The Government have decided to rate-cap Newham. This is not the time to debate the principle of that. I am opposed to rate capping, but Newham is not asking for the ability to raise its rates. The borough is aggrieved about the way it is rate-capped, the formula on which the rate capping is based and the base year that is used, which results in such a freakishly harsh effect. The infamous algebraic formula in the Bill now in another place was cobbled together in haste to meet the Government's legal problems. They were not of our making, yet we are expected to suffer because of them.
I hope that the Minister will agree that a standard, common formula saddled on disparate authorities must lead to anomalies and to uneven and grossly unfair results. In Newham's case it leads to a 26 per cent. rate reduction —twice that of all but one of the other rate-capped authorities and more than three times that of 15 of the other 20 authorities. Furthermore, 16 of the others can spend 10 per cent. above grant-related expenditure, seven can spend 20 per cent. above GRE, but Newham can spend only 3·7 per cent. above. I do not think that the Minister will pretend that that is fair or evenhanded.
The legislation of 1984 recognised that. It allowed—great play was made of this at the time—redetermination, that is, appeal to have cases looked at on their individual merits. Last year six authorities appealed and they got increases of between 2·2 per cent. and 7·7 per cent. In other words, some attention was paid to individual and local circumstances. We came to see the Minister to do the same and we still feel sore that, although he listened to us, he knew that a Bill was coming to take away the right to redetermination because of the Government's stampede to get out of their legal fiasco.
Something has to be done, and I hope that the Minister learned in Newham that the main cause of our difficulty is the base year of 1985–86. The Government under-estimated what the council spent in that year by about £15 million. That is where things have gone wrong. The budget of that year was distorted by completely lawful and legitimate special accounting, about which the council has been absolutely and completely open. Basing the Government's standard formula on that year's distorted budget means a cut of 15 per cent. of the amount above GRE in one year. That is an unreasonable and absurdly unrealistic cut.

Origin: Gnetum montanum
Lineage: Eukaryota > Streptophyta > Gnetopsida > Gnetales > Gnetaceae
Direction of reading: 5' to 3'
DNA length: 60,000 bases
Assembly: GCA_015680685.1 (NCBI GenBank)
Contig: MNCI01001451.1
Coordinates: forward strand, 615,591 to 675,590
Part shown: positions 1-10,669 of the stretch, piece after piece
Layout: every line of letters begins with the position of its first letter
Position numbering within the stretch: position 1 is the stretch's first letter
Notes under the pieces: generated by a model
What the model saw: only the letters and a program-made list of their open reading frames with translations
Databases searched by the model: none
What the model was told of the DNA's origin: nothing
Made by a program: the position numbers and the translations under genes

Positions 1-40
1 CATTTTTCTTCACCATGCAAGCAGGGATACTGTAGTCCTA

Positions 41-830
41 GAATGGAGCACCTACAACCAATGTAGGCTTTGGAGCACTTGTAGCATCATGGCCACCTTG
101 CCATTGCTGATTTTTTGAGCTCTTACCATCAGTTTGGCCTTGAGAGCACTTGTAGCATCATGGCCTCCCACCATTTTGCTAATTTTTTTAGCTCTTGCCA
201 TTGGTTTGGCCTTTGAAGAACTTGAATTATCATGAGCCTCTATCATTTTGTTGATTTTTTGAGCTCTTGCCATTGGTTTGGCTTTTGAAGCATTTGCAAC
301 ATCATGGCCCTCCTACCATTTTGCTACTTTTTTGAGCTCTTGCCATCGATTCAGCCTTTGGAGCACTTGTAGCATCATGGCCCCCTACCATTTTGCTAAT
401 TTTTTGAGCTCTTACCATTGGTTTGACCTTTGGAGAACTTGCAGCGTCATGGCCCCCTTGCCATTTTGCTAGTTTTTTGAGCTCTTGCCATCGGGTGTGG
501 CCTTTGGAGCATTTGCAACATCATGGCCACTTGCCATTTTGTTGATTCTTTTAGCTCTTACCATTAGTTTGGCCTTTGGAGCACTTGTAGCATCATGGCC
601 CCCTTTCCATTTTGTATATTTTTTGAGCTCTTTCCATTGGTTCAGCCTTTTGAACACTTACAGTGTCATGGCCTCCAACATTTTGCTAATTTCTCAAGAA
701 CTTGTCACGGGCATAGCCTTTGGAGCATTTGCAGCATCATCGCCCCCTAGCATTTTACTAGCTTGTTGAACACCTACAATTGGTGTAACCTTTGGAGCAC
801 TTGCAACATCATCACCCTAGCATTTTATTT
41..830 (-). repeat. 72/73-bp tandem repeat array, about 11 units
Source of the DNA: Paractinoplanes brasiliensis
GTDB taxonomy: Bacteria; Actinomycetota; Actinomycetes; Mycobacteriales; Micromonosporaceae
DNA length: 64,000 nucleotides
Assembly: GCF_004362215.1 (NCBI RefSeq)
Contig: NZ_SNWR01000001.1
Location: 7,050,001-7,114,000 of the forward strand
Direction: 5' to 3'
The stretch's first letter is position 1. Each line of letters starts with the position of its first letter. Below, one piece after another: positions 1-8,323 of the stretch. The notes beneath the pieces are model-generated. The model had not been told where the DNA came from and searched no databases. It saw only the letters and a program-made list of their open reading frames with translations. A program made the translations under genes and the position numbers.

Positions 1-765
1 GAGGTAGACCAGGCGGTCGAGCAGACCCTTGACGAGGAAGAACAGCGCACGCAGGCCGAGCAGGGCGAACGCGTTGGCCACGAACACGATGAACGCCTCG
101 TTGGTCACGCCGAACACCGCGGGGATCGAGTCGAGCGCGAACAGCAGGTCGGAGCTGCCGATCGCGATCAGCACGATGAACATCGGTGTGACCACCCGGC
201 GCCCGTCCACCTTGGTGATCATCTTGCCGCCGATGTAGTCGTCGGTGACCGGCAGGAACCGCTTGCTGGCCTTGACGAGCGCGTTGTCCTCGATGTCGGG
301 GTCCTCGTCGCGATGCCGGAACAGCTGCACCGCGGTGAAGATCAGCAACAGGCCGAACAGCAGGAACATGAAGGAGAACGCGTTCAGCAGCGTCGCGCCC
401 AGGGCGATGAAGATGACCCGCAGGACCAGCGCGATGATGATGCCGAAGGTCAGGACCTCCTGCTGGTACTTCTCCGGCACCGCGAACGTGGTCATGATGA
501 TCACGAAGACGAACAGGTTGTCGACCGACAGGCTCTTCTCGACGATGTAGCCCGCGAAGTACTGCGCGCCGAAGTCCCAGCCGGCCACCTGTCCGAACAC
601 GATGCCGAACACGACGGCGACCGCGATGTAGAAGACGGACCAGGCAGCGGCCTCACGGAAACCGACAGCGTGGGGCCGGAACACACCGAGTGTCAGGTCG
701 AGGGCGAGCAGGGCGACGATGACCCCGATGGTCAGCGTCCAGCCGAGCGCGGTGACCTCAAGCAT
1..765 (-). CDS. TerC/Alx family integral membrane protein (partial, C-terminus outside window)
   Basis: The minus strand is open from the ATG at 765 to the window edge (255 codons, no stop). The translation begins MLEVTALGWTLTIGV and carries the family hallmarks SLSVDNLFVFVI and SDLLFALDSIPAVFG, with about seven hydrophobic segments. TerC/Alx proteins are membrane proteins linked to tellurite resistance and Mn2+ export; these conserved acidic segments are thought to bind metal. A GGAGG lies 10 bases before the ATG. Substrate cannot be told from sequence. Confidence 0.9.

What is to be done? The Government could not easily accept amendments that would wreck the Bill now going through the other place—I accept that—but they could accept the modest amendment moved by Lord Elwyn Jones, and I should like to give the Minister six reasons for looking upon it favourably. First, it would be a "class" amendment and so would not cause hybridity. Secondly, it would affect only three authorities. Thirdly, Newham would not gain at the expense of others. Fourthly, it would not cost the Government anything. Fifthly, it would mean that Newham would still have a cut in rates by 6·2 per cent. Sixthly, Newham would still have a cut in expenditure.
Those are six very good reasons for looking favourably upon that amendment. I do not claim that this would be a perfect solution, but it is something with which the borough could cope, with which it could live. It is my duty as a constituency Member to say that, unless something of this sort is done quickly, the Government will cause a crisis in the borough. Why do that? Who would gain from it? It would undermine the locally elected civic leadership. It would badly damage morale among council staff. It would cause cuts in education, environmental services, housing, social services and much else which would excaberate inner city decay and bring distress to my constituents. I call upon the Minister, after seeing the situation at first hand, to take action now to avert that iniquity.